A Whangarei woman who assaulted a woman who was pregnant by her husband has been discharged without conviction, with the sentencing judge saying a conviction would far outweigh the gravity of the offending and would rob the community and the education system of a good teacher.

Terynne Whitney Mills-Barber Dunn, 28, was up for sentencing in Whangarei District Court yesterday after pleading guilty to a charge of assault on a woman.

Dunn admitted kicking a woman who was pregnant by her estranged husband Warren Dunn twice in the face at a junior rugby match.

The violence erupted when Dunn was talking to Mr Dunn, and the pair was joined by the woman Mr Dunn had made pregnant. The woman was 14 weeks pregnant at the time.


Dunn was charged with injuring with intent to injure and an alternative charge of assault with intent to injure, at Kensington Park on May 11, 2013, but those charges were amended during the first day of her trial and Dunn then admitted a charge of common assault.

Yesterday Judge Duncan Harvey said the violence inflicted on the woman was serious and while it was a "close thing" he decided to discharge Dunn without conviction.

Judge Harvey said he had looked at the defence application for a discharge without conviction very carefully, but because of the background to the offending he was satisfied that a conviction would be out of all proportion to the offending.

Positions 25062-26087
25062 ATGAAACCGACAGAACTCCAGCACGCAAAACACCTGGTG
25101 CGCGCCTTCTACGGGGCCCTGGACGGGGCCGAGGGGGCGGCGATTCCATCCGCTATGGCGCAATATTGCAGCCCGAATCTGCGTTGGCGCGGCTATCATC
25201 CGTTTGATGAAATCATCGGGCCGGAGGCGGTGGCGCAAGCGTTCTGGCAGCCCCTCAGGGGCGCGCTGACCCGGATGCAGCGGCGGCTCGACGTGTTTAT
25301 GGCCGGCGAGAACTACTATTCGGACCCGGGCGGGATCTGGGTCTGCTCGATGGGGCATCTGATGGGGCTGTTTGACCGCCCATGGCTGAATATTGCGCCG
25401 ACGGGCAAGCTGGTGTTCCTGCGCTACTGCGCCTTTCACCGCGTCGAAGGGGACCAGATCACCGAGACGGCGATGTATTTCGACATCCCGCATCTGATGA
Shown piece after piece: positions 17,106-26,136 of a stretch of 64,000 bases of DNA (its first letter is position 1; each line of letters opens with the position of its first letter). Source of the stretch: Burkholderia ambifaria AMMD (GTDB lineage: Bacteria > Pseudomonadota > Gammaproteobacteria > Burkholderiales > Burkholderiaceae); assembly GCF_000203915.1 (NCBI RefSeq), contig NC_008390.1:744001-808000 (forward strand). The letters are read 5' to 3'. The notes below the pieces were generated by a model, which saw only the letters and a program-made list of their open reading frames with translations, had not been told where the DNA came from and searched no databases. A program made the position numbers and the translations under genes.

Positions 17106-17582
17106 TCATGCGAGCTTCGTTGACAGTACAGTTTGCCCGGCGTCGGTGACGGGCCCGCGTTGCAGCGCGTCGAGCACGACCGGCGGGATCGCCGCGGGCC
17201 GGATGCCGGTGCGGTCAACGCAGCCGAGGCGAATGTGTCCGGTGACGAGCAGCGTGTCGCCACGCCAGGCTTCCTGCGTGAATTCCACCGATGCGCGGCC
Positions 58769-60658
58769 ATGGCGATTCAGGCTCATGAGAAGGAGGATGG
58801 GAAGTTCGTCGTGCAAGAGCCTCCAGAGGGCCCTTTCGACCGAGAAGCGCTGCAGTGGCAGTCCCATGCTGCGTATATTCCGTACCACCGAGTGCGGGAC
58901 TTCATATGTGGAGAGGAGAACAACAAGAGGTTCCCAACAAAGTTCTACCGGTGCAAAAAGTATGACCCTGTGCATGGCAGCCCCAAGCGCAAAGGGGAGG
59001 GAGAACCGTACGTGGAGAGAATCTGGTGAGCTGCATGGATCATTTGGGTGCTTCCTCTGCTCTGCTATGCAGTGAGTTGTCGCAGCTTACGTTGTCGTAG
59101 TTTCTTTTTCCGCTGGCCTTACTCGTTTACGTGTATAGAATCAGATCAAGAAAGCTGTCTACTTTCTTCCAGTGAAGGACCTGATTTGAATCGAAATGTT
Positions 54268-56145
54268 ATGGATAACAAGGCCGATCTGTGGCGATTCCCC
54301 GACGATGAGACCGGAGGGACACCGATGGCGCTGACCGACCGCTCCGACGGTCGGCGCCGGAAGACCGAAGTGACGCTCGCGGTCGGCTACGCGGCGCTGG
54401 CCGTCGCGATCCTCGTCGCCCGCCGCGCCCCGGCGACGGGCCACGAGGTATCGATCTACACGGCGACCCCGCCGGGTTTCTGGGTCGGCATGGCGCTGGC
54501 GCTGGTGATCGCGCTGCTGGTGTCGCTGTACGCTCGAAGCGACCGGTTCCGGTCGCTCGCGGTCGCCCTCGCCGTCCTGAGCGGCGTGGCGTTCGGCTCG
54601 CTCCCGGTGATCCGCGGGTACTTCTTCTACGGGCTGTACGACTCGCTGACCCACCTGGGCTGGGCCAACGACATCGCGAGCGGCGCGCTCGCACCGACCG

The judge said Dunn and the other woman were effectively involved in a cat fight or melee, but he did not believe that the assault was premeditated and that Dunn reacted when confronted by the other woman at the game. It was possible that both women were enraged and it would not be human for Dunn not to react to the situation she was in, he said.

Judge Harvey said letters of support for Dunn showed she was a good teacher and there was a real and appreciable risk that a conviction would end her career.

"She's spoken about in glowing terms as a dedicated person and person of integrity and clearly our education system needs people such as her."

Judge Harvey said Dunn had no previous convictions and he was sure that she was not a violent person by nature.

He said she was a valuable member of the community and had it not been for the background circumstances - including her husband having an affair and the other woman pregnant - she would not have reacted in this way.


Judge Harvey also ordered Dunn to pay $500 to Women's Refuge to show that violence, particularly domestic violence, was not acceptable.